Lileks: With an arctic blast, knowing it can be worse is cold comfort

  • Article by: JAMES LILEKS , Star Tribune
  • Updated: December 12, 2013 - 10:39 PM
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A semi-frosted bicylist makes his way across the Stone Arch Bridge amid dangerously cold temperatures Dec. 11, 2013 in Minneapolis.

Photo: David Joles, Star Tribune

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We were sitting in a nice little St. Paul burger shop the other evening, and I noticed something: Everyone was wearing a parka.

Oh, the cafe had the heat on; the waitress wasn’t going around the tables with a flamethrower, saying, “Need a warm-up on those fries?” But every time the door opened it was like a gust of razor blades from the Yukon.

You wore your coat to keep your teeth from chattering, which makes it difficult to eat a hamburger. There’s timing involved.

So I was amused when I saw a headline on a news website: IT’S COLD, BUT IT COULD BE WORSE.

Yes, of course. If the sun winked out at noon the weatherperson would say, “Well, high of 4 above today, with overnight lows dipping down to minus-200 degrees in the Arrowhead. By noon tomorrow the heat of the Earth will quickly dissipate until we hit 439-below. At that point all molecular activity ceases, so expect a slow drive home.”

It could be like the winter of 1996, which was colder, but information like that is akin to hitting your thumb with a hammer and thinking, “When I did the same thing in 1987, it hurt more.” Doesn’t change the present situation.

It was worse when glaciers covered much of the state. They moved slowly; they were no surprise to anyone. They didn’t blow the Glacier Sirens when they saw one 50 miles off. If a glacier caught the bottom of your mammoth-skin coat, of course, you’d be worried. Help! It’s got me! It’ll run right over me in six to seven years! Help!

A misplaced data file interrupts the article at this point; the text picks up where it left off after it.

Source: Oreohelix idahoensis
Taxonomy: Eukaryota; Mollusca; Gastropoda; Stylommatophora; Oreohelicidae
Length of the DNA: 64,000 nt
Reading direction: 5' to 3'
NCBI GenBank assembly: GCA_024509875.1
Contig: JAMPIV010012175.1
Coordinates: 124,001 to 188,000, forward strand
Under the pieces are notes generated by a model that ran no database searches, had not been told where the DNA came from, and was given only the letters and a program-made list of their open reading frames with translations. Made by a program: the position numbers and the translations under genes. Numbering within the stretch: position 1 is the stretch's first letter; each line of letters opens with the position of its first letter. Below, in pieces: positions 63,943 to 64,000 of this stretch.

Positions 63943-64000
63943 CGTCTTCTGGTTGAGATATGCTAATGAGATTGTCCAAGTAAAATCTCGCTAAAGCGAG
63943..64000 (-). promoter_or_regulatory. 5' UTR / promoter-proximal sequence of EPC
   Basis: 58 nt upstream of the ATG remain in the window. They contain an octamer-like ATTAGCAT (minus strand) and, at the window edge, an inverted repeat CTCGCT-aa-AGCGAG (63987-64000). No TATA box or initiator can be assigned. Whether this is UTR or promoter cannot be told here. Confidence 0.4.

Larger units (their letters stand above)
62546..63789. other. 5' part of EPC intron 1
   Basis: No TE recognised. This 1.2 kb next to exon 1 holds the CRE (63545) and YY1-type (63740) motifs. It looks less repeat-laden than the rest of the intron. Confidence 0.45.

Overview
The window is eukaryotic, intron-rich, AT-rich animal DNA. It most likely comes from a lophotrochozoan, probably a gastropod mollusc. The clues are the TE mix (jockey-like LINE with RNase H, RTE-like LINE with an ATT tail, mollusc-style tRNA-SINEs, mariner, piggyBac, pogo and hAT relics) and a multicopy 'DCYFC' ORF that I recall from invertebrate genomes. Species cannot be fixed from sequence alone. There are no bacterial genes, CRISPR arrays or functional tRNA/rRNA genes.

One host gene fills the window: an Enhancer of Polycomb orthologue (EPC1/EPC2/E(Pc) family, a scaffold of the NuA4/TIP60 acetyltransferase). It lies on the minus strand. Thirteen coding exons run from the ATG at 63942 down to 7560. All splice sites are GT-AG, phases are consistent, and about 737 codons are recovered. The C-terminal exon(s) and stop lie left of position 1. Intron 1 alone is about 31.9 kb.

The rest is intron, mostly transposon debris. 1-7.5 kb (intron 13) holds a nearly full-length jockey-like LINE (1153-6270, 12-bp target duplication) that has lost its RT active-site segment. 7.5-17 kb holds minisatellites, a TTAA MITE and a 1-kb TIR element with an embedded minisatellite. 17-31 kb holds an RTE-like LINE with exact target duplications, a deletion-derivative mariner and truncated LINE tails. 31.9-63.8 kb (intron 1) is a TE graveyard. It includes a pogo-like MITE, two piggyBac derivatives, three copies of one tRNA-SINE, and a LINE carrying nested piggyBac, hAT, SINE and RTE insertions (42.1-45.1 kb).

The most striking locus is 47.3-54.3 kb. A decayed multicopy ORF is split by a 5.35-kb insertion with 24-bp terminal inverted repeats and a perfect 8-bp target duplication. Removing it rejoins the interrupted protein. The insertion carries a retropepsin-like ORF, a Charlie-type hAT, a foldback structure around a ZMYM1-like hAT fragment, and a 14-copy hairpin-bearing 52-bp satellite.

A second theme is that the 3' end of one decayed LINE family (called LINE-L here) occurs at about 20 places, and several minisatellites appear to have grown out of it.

Yes, it could be worse. You can’t really complain about the brutal purity of December thus far; it’s preferable to the glum slump of a brown Christmas. But you have to feel bad for people who are spending their first winter here and panic the first time they can’t feel their feet. Folks get used to having all their toes report in as “present,” I suppose.

Well, newcomer, up here most kids lose their pinkie toe, or “baby toe,” by the time they’re 6. Under the pillow for the Toe Fairy, who’s usually depicted as a fat little guy wearing a ski mask. Adorable. Just head over to Prosthetic Toes ‘R’ Us at the Mall of America. They got those loyalty cards: nine punches and the 10th one’s free.

It could be worse, and it will be worse. When you get into bed the sheets will feel like pieces of waxed paper you stuck in the fridge for an hour. When you get in the car in the morning and fire it up, a sudden gust of frigid air blows out because you forgot to turn off the heat when you parked, and you think there has to be a word for that. Something long and German. Schaudenblasten. Ventenschmertz.

Then it will get better.

In the meantime, how to make it more enjoyable? Simple. The other day I read a brief history of urban squirrels. Previously regarded as little more than edible rats, they were introduced into parks as living ornaments, capering critters who provided amusement and moral instruction. City dwellers would reconnect with unscripted nature, and boys would learn to feed them and appreciate their role instead of beaning them on the head with slingshot marbles.

Why can’t we do the same with penguins? Why not import thousands of penguins and put them in the parks for the duration of winter? Everyone loves them. They’re much better at PR than wild turkeys. (Whenever I see a wild turkey on the lawn, they seem like sullen outlaws. You’ll never roast me, copper.) There’s not a soul so begrinched he wouldn’t smile if he went out in the morning to fetch the paper and saw a penguin on the steps. Who wouldn’t want to look out the back door and see 12 penguins, hoping you’d toss out some herring?

Absolutely no one would complain if they were late for work because there were penguins in the road. That’s all you’d have to say when you got in. “Sorry — penguins.” And everyone would say, Awwww.

For a few years, at least.

But what about summer? Maybe they’d like it. Maybe the lakes would be full of penguins lolling on their backs, drifting with the waves. Maybe we’d discover that penguins love to eat zebra mussels and emerald ash borer beetles, and have a knack for leaping into the air to intercept Asian carp.

At that point we’d be talking a ceremony at the Capitol where the governor drapes the Medal of Ecological Salvation around the neck of a penguin, and there’d be serious discussion about putting them on the state flag.

If they want to migrate south, well, they’re not good at flying, which seems like one of those bird things they should have nailed down, but maybe they just need help getting aloft. So we build them a ramp. Folks in Iowa would look up to the skies in April and see flocks of migrating penguins as a sure sign spring has arrived.

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